All About Guns

Looking Back: The Best Handguns of 2017 by JUSTIN OPINION on JANUARY 17, 2018

Justin Opinion shoots the Sig Sauer X-Five, one of the handguns to make this list.  The X-Five is a full-sized pistol chambered in 9mm with a 21+1 capacity.

(Editor’s note: This article on the best handguns of 2017 first appeared in a newsletter for the Delaware State Sportsman’s Association (DSSA). It is being syndicated here with the permission of its author.)
“It was the best of times, it was the worst of times,” begins one of Charles Dickens’ great novels. The line alluded to the fact that even during social, economic, or political tribulations there can come wonderful things. And, in some ways, those tribulations themselves create the proper conditions for other forms of prosperity.
Such is the case in the world of firearms. The constant assault on our fundamental right to keep and bear arms has directly or indirectly led to the most plentiful firearms market the world has ever seen. Demand has been so high for so long that manufacturers have been more willing to risk capital on new innovations and designs, and the ever-increasing competition in the marketplace has ensured that those who don’t will soon be left behind.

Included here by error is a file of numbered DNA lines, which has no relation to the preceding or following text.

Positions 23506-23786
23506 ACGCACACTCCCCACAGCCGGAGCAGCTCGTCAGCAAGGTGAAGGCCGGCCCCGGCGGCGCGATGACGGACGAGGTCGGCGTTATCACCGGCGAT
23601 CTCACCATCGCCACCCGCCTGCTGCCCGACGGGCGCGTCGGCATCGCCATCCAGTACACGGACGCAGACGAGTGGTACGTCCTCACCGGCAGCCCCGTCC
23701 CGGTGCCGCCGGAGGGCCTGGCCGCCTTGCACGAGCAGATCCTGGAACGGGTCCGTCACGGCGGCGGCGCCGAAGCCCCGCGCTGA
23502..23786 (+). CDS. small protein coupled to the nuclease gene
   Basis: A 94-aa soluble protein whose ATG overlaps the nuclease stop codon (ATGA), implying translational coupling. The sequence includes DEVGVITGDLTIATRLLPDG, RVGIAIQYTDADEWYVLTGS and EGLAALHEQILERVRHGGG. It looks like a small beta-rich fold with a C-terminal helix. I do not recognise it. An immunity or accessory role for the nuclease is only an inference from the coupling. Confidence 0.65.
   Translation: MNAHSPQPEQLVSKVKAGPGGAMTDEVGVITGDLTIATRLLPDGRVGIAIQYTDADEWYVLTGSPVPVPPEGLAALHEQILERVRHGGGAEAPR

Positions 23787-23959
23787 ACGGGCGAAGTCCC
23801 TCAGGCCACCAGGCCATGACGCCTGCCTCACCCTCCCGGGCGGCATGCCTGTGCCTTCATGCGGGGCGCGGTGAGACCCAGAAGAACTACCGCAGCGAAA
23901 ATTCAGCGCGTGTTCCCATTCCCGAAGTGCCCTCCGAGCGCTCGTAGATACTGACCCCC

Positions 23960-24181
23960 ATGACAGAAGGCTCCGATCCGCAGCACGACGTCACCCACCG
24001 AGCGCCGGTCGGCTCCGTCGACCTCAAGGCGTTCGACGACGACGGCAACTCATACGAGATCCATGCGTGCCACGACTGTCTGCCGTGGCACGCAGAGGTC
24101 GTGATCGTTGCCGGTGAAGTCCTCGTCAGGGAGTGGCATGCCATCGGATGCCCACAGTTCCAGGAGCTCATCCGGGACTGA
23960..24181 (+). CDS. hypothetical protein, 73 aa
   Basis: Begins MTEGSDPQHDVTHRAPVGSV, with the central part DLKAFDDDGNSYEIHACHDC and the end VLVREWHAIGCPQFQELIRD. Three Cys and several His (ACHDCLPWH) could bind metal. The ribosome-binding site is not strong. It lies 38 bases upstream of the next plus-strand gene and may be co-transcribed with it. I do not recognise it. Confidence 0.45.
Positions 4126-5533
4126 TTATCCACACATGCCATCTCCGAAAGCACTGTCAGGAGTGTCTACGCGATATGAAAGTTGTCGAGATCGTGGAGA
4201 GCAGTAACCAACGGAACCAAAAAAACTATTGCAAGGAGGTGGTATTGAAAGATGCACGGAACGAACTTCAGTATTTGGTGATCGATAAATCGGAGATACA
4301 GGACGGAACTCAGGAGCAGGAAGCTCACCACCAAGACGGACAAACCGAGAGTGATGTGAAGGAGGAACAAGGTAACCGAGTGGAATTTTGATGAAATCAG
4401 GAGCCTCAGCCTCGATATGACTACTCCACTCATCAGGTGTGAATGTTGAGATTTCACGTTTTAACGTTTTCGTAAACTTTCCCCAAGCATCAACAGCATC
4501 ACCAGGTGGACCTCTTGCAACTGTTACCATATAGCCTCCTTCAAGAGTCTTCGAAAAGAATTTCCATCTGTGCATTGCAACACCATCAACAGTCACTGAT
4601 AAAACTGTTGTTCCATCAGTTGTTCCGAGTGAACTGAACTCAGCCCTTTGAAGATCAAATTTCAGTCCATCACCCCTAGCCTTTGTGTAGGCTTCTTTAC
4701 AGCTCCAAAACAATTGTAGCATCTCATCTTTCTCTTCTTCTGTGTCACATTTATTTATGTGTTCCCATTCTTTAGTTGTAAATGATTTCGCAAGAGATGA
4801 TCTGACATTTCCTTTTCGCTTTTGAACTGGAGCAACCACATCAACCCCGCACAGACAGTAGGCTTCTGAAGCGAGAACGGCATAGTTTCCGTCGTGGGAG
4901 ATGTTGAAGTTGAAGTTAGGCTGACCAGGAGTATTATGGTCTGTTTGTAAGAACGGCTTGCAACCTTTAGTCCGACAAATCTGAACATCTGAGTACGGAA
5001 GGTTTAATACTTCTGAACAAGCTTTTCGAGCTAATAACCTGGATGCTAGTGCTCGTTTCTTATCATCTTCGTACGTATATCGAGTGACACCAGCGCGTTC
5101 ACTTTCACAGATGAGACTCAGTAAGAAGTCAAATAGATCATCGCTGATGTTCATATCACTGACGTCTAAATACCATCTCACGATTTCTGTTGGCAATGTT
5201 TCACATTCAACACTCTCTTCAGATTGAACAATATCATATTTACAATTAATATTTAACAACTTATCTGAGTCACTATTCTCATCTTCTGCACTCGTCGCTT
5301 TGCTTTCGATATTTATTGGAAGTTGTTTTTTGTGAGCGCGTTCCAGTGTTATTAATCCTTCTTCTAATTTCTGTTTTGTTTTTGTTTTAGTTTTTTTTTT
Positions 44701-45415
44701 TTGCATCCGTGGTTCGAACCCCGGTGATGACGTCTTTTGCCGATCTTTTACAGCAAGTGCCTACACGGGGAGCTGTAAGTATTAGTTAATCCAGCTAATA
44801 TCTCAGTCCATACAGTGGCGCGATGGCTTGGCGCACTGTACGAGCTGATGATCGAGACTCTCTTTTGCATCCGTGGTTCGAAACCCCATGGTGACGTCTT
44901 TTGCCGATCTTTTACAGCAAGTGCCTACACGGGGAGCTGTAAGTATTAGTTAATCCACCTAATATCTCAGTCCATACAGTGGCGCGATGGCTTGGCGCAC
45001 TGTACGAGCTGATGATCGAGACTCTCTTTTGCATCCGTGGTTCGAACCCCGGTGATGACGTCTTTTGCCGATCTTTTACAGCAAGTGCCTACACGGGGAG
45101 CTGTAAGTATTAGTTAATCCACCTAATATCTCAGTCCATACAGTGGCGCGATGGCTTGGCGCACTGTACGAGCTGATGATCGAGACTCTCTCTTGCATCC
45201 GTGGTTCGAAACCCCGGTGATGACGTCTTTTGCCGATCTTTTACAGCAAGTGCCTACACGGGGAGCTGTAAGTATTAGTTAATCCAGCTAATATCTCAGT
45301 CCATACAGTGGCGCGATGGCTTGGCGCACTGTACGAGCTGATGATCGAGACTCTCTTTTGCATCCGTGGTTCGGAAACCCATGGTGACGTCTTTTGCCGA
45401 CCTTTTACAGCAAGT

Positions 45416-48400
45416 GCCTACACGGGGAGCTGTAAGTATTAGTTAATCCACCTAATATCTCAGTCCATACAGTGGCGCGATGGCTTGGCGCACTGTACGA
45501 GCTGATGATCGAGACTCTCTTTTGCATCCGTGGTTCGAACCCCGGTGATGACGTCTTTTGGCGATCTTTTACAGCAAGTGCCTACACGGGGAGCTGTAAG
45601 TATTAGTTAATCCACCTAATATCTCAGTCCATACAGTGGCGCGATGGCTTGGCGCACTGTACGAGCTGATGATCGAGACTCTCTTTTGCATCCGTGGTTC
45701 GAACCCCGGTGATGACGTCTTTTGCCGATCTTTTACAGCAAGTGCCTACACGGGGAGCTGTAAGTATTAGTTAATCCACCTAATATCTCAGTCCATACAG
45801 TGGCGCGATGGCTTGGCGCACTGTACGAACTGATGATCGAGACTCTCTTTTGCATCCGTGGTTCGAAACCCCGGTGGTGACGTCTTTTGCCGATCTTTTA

With 2017 now in our rearview, there are many “worst of times” elements on which we can dwell. But I’d like to continue into 2018 with optimism and briefly look back on the “best of times” from 2017. What I consider to be some of the best new handguns brought to market last year.
Every one of these handguns is worthy of a full article (see hyperlinks below).  But I’ll keep it short and sweet here and tell you why I think the gun is relevant, what’s good about it, and why you might be interested. Think of this as a post-holiday-season-gift-list for those whom Santa might have forgotten something important.

Smith & Wesson M&P 2.0 Compact

The S&W M&P Compact 2.0. Check out Clay Martin’s full review.